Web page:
Caught in the matrix of the Administration’s deceit and deception regarding the drone war, then, the Tribune appears happy to take the blue pill when it describes targeted killing as “extraordinarily effective” and “[o]ne of America’s most effective anti-terrorist programs” (emphasis ours). But that makes no sense, unless an “effective” anti-terrorist program is one that is designed to create more terrorists. As we know from Scott Shane and Jo Becker’s reporting in The New York Times, “[d]rones have replaced Guantanamo as the recruiting tool of choice for militants” (emphasis ours). Similarly, Glenn Greenwald has extensively documented how those engaged in attacks against the United States “emphatically all say the same thing: that they were motivated by the continuous, horrific violence brought by the US and its allies to the Muslim world[.]” Not to mention that civilians on the receiving end of a drone strike are often afflicted with terrible, constant psychological trauma and fear regardless of whether the drone strike is aimed at them or not. To proclaim that the targeted killing program is an effective anti-terrorist tool, as both the Tribune and Administration Officials have argued, is to engage in self-deception and a willful blindness to the facts on the ground.


Second, the Tribune—again like the Obama Administration—treats the question of national sovereignty as somewhat of a joke, mocking Pakistan’s leaders who “have loudly denounced drone strikes as a violation of their country’s sovereignty.” Instead of offering a serious analysis on sovereignty, then, the Tribune prefers to gloss over the issue and implicitly assert that the United States government must exercise its innate authority to seek, surveil, and strike anyone in the world it deems an imminent threat. We’re not necessarily surprised by this cavalier attitude. After all, why would the Tribune want a serious discussion about sovereignty when the government itself doesn’t appear interested in that conversation?

Lastly, the Tribune argues that the U.S. should “wait until a new [Afghan] president is elected in April” in order to get the new Afghan President to sign the currently-stalled U.S.-Afghan security agreement. Readers interested in the U.S.-Afghan pact should review our previous article on the subject, but for the moment it is sufficient to note that the Tribune—and the Obama Administration—generally tend to ignore a critical provision when discussing the proposed agreement: that the U.S. demands immunity for U.S. troops as a condition of the agreement. In other words, given that U.S. soldiers in Afghanistan have been videotaped urinating on deceased Afghanis, have killed civilians in numerous instances, and have sent drone strikes to various Afghan villages, is it any wonder the Afghan government would hesitate to sign an agreement that affords U.S. soldiers immunity? How would the people of Afghanistan benefit from this? The short answer is as follows: the only ones who benefit from such an arrangement are the ones endowed with immunity.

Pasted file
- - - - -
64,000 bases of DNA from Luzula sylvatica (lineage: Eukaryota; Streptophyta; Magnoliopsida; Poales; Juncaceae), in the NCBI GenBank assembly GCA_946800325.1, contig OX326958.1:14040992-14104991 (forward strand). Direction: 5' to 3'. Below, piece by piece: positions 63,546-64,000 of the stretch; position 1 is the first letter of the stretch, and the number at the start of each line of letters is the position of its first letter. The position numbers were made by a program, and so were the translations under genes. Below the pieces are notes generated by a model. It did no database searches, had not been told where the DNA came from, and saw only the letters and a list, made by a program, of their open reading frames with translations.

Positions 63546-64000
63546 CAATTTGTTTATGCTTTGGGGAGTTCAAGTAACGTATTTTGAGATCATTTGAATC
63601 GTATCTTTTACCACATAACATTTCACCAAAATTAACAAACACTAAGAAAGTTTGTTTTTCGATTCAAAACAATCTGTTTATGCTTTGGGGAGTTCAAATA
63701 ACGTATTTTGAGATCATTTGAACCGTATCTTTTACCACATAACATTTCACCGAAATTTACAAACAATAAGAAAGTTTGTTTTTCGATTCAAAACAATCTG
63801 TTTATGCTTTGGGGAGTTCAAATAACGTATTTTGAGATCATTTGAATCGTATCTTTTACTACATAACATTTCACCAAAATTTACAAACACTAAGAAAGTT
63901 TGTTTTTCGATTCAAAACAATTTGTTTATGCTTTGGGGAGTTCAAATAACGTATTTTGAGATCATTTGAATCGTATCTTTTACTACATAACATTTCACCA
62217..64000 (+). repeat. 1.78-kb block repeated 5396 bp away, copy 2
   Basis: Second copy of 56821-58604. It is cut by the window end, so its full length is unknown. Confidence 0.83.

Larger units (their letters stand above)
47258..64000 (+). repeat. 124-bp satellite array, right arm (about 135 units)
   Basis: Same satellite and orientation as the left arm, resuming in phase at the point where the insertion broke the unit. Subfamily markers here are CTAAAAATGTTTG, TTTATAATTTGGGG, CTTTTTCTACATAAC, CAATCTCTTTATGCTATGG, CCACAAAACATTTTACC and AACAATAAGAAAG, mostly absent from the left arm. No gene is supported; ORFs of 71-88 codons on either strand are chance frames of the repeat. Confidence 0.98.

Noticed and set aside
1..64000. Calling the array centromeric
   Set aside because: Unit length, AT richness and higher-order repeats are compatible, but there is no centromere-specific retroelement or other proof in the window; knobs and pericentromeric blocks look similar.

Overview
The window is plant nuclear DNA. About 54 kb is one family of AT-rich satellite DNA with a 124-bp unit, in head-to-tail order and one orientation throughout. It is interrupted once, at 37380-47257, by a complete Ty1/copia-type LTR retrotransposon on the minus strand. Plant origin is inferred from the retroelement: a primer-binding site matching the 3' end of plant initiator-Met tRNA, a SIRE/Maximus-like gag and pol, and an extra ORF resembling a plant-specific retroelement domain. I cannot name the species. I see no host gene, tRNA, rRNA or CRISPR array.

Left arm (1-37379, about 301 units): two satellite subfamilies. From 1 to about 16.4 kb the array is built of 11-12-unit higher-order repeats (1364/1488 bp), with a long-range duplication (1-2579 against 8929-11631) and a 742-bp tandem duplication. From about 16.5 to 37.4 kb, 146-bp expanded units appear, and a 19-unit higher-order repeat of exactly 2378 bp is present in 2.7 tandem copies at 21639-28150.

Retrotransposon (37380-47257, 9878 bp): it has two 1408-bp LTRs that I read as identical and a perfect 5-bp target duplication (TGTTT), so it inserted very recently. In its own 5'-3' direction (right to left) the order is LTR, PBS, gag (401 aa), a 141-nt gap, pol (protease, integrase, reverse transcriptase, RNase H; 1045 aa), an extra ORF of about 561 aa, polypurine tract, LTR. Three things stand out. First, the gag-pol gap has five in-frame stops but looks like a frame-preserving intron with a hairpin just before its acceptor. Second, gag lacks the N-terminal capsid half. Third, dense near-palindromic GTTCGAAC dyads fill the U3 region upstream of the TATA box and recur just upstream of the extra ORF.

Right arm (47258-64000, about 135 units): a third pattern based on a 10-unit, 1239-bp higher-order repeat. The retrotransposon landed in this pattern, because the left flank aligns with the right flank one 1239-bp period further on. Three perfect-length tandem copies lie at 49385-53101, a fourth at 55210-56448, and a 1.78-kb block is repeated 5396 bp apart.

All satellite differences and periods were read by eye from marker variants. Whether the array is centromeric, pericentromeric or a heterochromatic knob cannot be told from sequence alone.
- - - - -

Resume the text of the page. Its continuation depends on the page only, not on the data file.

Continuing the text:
In sum, today’s editorial in the Tribune offers a classic example of establishment media organizations publishing material that belongs more to public relations experts than serious journalists. Virtually all of the claims in the Tribune have been advanced by Administration officials at one point or another and all are demonstrably false or exaggerated. Here at the FEW, we believe in Judge Gurfein’s observation from the Pentagon Papers case that the press must fight to preserve “the even greater values of freedom of expression and the right of the people to know.” The right of the people to know, however, is seriously and perhaps irreparably harmed when major media outlets are content writing articles and editorials packed with demonstrable lies. The public deserves better.

Government DoubleSpeak & the Permanent War Footing

MQ-1 Predator

“The Party told you to reject the evidence of your eyes and ears. It was their final, most essential command.”
—George Orwell, 1984

While the phrase “War on Terror” may have dropped from official parlance years ago, the term’s core feature—a violent conflict that knows no limits in terms of time or terrain—remains part and parcel of U.S. counterterrorism policy. Here at the Fourth Estate Watch (FEW), we look at the media’s discussion of the current drone war and we’re left wondering whether the more things change, the more they stay the same. Yesterday we learned from The Intercept that NSA surveillance of electronic metadata provides the intelligence behind many drone strikes, and we also learned from the Associated Press that the Obama Administration is weighing whether to kill (another) U.S. citizen via drone strike abroad. Taken together, these reports suggest that the U.S. government’s “Assassination Program”—to borrow the phrase from Glenn Greenwald & Jeremy Scahill—has expanded beyond the realm of reason or rationality. Indeed, that the U.S. government even has such a program should shock and awe those who value national sovereignty, international law, human rights, the U.S. Constitution, and human dignity. If we are to have any hope of changing the tide of history, however, we must begin to wrestle with the reality that this war has no end. After all—how can we hope to confront what we have not yet understood?